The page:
Audition is one of the most terrifying movies you€™re likely to ever see. It€™s also scary enough to put you off dating for the rest of your life, making it a great watch for anyone whose fed up of the luvy-duvy nature Valentines Day. Beginning innocently enough as a light-hearted, almost whimsical romance - in which a rich businessman holds auditions for his perfect girlfriend - you could be forgiven for believing that Audition was in fact a quaint romantic comedy. It€™s not until long into the half-way mark that Audition well and truly flies off the rails and becomes an unbearably unpleasant and nightmarish vision of the relationship from hell. To say much more would be a disservice to the unsettling power of Takashi Miike€™s anti-romance classic, but Eihi Shiina gives Glenn Close a run for her money as another deeply unhinged and sadistic partner. Audition is unsettling enough to strike fear into the heart of any love seeking suitor. Why you're better off single: Your potential sweetheart may actually have a penchant for keeping men in burlap sacks and forcing them to eat vomit.

The Heartbreak Kid (1972)

Neil Simon€™s largely forgotten classic is another cinematic portrayal of a relationship that€™s doomed to fail and another reminder as to why being single isn€™t necessarily always a bad thing. Charles Grodin stars as Lenny, a man whom has trouble committing to relationships and finds himself eventually hurrying into marriage with a seemingly perfect girl named Lila (Jeannie Berlin). Three days into their less-than ideallic honeymoon, and Lenny starts to see annoying traits and bad habits in his new wife, quickly driving him insane. Remade in 2007 by the Farrelly Brothers , their cruder and more outrageous update turned Lila into even more of a grotesque caricature. Rather than the annoying but mostly innocent traits of the original you€™ve got drug inflicted nasal leaking, and vaginal queefing (if you don€™t know what that means, please DON€™T look it up). The Heartbreak Kid shows why you shouldn€™t ever jump too far into a relationship without testing the waters first. Why you're better off single: They might seem like the perfect partner, but wait until you hear them tucking into an egg sandwich or singing loudly in the car.

My Bloody Valentine (1981/2009)

If you€™re feeling particularly bitter on Valentine€™s Day, you could do no worse than checking out the 1981 slasher classic, My Bloody Valentine. Bleak and unremittingly unpleasant, the classic horror sees a small rural town becoming savaged by a gas mask wearing killer, brutally slaying anyone with the cheek to actually celebrate Valentines Day. The murky cinematography and dank coal mine settings make it a surprisingly effective and suspenseful stalk and slash relic from the glory days of the genre. If you can€™t get hold of the uncut edition of the original, there€™s also the recent 3D remake, which while no where near as engagingly authentic, is perhaps a lot more fun. There€™s a number of standout scenes which take 3D back to the idiotic days of Jaws 3D, with eyeballs and severed limbs being shoved out to the viewer with aplomb. There€™s also a standout moment, with B-Movie icon Tom Atkins having his jaw yanked out by a pickaxe, all in glorious 3D. Why you're better off single: Celebrating love ? Pah ! You deserve a pick axe to the face.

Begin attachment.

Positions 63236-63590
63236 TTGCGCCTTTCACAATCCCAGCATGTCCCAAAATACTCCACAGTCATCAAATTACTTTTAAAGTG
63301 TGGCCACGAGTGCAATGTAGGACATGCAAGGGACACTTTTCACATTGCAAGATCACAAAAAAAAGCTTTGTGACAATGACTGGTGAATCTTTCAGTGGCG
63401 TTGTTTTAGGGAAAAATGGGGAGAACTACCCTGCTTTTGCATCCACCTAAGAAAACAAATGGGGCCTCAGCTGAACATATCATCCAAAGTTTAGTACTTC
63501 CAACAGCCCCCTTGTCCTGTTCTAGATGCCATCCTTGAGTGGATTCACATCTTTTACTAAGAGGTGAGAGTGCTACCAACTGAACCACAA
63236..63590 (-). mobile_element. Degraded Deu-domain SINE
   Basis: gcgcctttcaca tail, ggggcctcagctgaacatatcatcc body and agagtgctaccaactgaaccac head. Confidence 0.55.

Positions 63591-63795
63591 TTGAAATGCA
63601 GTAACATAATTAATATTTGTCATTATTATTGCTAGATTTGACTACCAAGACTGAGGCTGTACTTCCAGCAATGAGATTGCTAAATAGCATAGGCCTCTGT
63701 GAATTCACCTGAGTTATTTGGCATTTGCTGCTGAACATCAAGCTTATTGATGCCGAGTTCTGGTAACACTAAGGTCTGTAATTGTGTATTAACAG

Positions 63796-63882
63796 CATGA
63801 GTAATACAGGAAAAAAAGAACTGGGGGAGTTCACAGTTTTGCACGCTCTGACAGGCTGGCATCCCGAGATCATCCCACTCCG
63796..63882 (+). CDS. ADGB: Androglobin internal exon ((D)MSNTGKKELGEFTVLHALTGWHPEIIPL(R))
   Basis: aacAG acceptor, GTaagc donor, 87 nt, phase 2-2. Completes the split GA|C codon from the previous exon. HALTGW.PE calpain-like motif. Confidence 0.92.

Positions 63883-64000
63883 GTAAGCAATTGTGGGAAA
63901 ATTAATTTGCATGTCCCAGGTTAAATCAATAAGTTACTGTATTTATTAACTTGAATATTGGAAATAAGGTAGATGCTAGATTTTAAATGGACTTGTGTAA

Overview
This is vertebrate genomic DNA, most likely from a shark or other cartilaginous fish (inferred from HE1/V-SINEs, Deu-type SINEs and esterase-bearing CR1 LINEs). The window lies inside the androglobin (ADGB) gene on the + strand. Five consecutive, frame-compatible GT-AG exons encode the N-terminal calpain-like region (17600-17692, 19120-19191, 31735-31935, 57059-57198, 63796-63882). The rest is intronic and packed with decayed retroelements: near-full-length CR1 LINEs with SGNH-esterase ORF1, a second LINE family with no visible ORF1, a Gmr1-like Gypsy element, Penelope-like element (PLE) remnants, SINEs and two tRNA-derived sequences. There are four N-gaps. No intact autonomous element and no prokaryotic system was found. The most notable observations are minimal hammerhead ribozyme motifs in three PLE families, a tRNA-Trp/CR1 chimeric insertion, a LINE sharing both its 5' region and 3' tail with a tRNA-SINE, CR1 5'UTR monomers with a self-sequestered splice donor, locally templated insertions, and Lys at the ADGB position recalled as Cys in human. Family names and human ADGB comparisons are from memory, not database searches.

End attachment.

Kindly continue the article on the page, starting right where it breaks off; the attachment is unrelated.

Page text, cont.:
Basic Instinct (1992)

Michael Douglas stars in another film which has him once again playing a sexual deviant. As his third appearance on this list, it clearly showcases a point in his career which was obviously influenced by his own personal demons. For some reason, this makes him something of a reassuring presence for those looking to see the darker side of love on Valentines Day. Pick pretty much any Douglas flick and you€˜ve potentially got a warning against promiscuous or troublesome relationships. This time he stars as Nick Curran, a hard edged detective whom is assigned to a brutal murder involving an ice pick. At the center of the investigation is the seductive and manipulative Catherine Tramell (Sharon Stone), whose own novels detail similar crimes inflicted with the same weapon of choice. It€™s not long before Douglas can€™t keep himself contained, and he finds himself sleeping with the main suspect while becoming deeply embroiled in further murders. With Sharon Stone€™s icy-cold portrayal of Tramell and a whole heap of sumptuous sex scenes and gruesome murders, Basic Instinct is a noir like thriller with enough twists and turns to make it a great anti-valentines day watch. Why you're better off single: Never trust a seductress, she may be gearing up to stick an ice pick into your eye.

In the Realm of the Senses (1976)

In The Realm of the Senses (or Ai no Korīda, as it€™s original title) is one of those strange films that€™s full of kinky and graphic sex scenes, without actually being particularly sexy. You could then maybe call it a bit more honest than many explicit films, with the real sex scenes causing controversy on its original release and only recently coming to Blu-ray entirely uncut. However, it€™s the fact that there€™s very little love within Ai No Korida which makes it perfect alternative viewing for Valentines Day, What it does offer is a graphic look at a self-destructive relationship between an inn keeper and his mistress, driven entirely by sadomasochistictic acts of violence against each other including self mutilation and strangulation. As their relationship becomes more destructive and dangerous, it culminates in one of cinemas most unbearably horrid castration sequences€.. Happy Valentines Day ! Why you're better off single: Relationships can lead to you losing your genitals, and no one wants that. As a little extra treat for all you Valentines Day cynics, please enjoy this musical number from The Wedding Singer. http://www.youtube.com/watch?v=xhRMeiyret0

Cult horror enthusiast and obsessive videogame fanatic. Stephen considers Jaws to be the single greatest film of all-time and is still pining over the demise of Sega's Dreamcast. As well regularly writing articles for WhatCulture, Stephen also contributes reviews and features to Ginx TV.